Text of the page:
Manter site needs to be protected


To the Editor:
There are good arguments concerning the best use of the two sites under consideration for the school, but locating a new school at the Manter site is NOT one of them.
The Manter area is both a woodland preserve and a water protection area. The town, the Land Bank, and various conservation groups have been working together for years to incorporate these needs into a large protected “green belt” around both Tisbury and Oak Bluffs. Multiple individuals and groups have testified to this point. A review of the land holdings in this area reveals a combination of town lands, Land Bank properties, Sheriff’s Meadow property, and a few private properties, all threaded together with connecting paths and ancient ways. It is already an impressive accomplishment, yet still a work in progress. At no time has this area ever been considered a suitable site for a school, nor should it be now.
We already have a very good site for the school. Numerous individuals and groups, including the town’s board of selectmen and the town’s planning board, have made convincing cases for keeping it there. But we do need to go further. There is an assumption that the existing site is too difficult, too small, and too complicated to accommodate all the demands of a 21st century school building. Not so; this site is the ideal location of just such a school — compact, walkable, nestled within the community itself; connected to its history, its neighborhoods, and the needs of its children. There is no reason why the new requirements cannot be accommodated here.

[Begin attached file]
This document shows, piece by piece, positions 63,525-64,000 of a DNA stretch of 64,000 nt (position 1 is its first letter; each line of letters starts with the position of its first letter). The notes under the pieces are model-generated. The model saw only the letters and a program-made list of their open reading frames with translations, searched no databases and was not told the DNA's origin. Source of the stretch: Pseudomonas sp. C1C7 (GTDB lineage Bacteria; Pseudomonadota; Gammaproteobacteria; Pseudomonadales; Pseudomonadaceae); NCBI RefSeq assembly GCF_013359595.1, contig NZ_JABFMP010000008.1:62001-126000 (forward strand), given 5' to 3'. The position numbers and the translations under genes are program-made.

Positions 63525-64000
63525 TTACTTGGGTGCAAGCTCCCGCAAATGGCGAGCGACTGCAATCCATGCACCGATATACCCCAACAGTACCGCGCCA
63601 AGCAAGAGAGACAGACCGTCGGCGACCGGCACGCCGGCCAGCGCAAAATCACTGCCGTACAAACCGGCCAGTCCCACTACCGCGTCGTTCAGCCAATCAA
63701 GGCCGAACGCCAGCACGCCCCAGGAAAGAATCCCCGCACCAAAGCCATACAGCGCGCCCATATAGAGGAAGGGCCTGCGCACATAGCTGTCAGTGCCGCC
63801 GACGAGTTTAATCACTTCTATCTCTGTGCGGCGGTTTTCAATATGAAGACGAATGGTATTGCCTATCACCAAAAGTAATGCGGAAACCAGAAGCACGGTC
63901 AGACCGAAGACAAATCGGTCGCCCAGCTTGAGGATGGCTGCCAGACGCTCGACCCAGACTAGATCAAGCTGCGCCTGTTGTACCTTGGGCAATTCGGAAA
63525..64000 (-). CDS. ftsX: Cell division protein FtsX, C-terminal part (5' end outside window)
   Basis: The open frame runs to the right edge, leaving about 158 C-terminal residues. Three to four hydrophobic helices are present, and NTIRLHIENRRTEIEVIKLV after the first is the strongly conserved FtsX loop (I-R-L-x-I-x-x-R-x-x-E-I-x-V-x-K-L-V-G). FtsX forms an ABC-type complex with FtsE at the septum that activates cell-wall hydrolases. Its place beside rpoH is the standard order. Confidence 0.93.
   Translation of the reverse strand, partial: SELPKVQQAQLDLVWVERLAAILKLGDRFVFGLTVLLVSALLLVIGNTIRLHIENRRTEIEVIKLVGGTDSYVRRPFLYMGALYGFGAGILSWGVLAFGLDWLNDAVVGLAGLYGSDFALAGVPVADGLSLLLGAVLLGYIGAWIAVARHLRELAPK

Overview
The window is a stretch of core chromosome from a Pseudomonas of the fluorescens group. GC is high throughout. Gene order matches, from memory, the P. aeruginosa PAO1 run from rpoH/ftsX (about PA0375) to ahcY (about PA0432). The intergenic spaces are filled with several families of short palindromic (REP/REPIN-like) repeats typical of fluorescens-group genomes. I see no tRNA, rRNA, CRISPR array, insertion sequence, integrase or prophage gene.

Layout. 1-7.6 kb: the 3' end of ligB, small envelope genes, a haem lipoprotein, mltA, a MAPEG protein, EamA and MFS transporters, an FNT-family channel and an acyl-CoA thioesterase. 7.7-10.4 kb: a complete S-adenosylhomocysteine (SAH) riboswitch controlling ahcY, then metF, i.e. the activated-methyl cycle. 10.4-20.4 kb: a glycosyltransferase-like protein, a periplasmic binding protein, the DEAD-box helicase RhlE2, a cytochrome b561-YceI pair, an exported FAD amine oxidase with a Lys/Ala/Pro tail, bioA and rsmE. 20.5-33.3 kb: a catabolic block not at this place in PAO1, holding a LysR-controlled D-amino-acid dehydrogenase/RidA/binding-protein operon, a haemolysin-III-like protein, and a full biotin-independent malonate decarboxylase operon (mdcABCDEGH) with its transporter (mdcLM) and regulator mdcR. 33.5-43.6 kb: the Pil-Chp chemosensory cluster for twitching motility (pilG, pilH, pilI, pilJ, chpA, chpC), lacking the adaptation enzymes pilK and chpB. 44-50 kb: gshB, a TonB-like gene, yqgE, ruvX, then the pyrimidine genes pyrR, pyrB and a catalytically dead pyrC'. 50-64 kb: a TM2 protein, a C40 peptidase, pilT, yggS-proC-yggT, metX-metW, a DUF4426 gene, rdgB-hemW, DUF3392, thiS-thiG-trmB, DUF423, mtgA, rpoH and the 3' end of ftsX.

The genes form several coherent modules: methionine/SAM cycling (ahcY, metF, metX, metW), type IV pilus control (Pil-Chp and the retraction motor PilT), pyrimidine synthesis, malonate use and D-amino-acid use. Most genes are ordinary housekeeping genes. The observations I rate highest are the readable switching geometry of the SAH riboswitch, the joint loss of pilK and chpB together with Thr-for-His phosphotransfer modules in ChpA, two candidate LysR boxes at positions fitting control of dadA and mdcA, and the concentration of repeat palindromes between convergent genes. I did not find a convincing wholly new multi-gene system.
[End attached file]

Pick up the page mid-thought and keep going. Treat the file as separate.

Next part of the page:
What we have failed to do so far is present a compelling vision for just what our newly transformed school might be like. For that, we will need step back and take a much more careful and detailed look at the site as it is today. The architects will have to go beyond their initial schematic and investigate a variety of approaches that resolve problems and expand on opportunities; and they will need to present these alternatives to the public for their input.
Overarching all these concerns is the question of how we, together, in the heart of our own community, can cooperate to create a place for our children and their school, one that will serve us for decades, and one that we will all point to with pride.

Henry Stephenson